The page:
In terms of the handling, the i20 N does feature a torsion beam rear suspension setup. This isn’t the most modern of arrangements, but it is what the rivals use as well, and is known to be beneficial for packaging and interior space efficiency. And let’s not forget, this car has to be practical and suitable for everyday use. We noticed oversteer is very easily provoked. You simply need to twitch the electric power steering in any direction and the car responds immediately, throwing the weight towards the rear end.

Since we were driving a prototype (likely very expensive) and under watchful eye of Hyundai officials, we didn’t dare switch the stability systems off. However, with them off we reckon this thing would be an absolute laugh. Even with them on, the N mode allows for some slip and play. It is very easy to control too, which is great for beginners but also rewarding enough for experienced drivers.

There doesn’t seem to be any understeer, at all. We tried pushing very hard into the final corner, which is essentially a hairpin bend, just to see how the car would respond. Surprisingly, it turns in and gets on with directing the car with minimal fuss. It’s quite remarkable, actually.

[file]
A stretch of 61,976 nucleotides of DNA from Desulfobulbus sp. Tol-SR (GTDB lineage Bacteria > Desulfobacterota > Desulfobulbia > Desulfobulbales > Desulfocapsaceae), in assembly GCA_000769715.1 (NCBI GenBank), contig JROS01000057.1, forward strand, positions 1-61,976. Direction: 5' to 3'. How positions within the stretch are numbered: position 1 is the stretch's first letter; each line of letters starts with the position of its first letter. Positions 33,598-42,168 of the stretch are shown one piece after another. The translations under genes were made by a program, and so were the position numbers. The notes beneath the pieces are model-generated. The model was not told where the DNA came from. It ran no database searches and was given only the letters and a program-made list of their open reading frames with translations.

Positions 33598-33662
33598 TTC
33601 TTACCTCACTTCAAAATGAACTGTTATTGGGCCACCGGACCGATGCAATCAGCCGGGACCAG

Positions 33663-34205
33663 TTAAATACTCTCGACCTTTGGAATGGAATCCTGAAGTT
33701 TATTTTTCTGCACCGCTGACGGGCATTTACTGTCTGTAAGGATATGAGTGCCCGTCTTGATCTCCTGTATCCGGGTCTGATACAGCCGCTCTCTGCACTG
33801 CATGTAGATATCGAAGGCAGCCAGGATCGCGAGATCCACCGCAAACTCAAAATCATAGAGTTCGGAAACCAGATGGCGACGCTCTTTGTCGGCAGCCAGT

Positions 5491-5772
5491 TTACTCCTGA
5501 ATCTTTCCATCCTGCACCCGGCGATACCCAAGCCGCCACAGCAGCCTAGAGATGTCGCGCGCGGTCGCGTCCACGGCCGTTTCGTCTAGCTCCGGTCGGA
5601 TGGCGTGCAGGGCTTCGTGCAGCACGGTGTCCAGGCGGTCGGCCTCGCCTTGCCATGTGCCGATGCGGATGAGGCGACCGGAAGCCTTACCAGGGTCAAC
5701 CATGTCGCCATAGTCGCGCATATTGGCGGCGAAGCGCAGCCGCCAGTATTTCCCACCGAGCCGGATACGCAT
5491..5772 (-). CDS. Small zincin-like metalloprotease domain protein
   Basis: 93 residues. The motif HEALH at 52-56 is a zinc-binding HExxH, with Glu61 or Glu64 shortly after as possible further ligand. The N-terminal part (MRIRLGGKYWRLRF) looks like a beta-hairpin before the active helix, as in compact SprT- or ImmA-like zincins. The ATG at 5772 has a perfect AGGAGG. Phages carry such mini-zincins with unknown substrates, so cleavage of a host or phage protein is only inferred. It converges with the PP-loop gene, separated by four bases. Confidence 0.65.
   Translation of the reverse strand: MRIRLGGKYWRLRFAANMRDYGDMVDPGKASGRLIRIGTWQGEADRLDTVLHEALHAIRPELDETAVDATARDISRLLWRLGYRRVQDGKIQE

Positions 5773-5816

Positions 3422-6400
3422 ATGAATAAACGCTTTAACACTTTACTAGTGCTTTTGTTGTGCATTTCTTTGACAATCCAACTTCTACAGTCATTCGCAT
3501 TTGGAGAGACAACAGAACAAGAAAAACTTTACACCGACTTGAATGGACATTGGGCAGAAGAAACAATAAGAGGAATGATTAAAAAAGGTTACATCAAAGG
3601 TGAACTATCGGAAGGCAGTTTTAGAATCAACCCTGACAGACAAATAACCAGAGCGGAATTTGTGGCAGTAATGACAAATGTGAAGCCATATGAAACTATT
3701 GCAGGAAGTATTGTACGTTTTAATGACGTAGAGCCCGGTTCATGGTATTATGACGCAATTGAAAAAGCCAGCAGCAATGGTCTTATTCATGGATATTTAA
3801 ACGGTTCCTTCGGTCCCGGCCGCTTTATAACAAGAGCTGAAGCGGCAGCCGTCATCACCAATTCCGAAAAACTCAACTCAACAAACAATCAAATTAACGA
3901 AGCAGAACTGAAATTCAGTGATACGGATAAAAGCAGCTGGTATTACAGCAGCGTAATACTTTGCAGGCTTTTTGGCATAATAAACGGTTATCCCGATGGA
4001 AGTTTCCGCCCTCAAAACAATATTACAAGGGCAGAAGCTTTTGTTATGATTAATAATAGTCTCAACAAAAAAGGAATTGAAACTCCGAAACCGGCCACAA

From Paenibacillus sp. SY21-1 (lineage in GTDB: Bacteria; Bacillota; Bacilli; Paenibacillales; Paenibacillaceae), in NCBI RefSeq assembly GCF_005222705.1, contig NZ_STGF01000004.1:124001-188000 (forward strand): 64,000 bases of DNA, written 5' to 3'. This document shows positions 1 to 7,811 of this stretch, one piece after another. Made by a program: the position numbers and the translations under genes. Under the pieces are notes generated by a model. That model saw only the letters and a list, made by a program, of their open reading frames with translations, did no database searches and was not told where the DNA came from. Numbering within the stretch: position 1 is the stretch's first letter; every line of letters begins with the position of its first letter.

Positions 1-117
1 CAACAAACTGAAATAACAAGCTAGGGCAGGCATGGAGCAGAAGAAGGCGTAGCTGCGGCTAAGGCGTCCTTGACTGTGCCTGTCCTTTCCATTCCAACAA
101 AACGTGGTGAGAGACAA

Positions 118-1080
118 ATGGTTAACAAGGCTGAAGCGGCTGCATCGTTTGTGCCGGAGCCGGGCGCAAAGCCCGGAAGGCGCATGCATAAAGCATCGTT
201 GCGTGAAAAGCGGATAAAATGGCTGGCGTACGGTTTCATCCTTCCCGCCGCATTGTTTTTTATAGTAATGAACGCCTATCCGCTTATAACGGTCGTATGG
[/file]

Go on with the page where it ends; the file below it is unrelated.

And on that note, the braking performance is also awesome. The i20 N will come with 320mm front discs, about 40mm larger than the standard i20 setup. There are red-painted calipers but it doesn’t look like multiple pistons will be used. Not that such a low-weight vehicle will need them.

Overall, this is clearly something we driving fans can all look forward to. Will it be able to topple the veterans of this class? We’ll have to wait and see. But the early indications are very promising. Let’s hope this is priced somewhere around the $34k mark. Check out our track test video below for more of an idea on how it goes and sounds.

2021 Hyundai i20 N Prototype – THE VIDEO

Brett is the editor and founder of Performance Drive. He's obsessed with driving, having played with Matchbox cars until he was tall enough to drive a real one. After initially working as a mechanic, Brett earned a degree in journalism and entered media as an editorial assistant at Top Gear Australia magazine. He then worked at CarAdvice.com.au. His dream is to live next door to the Nurburgring in Germany.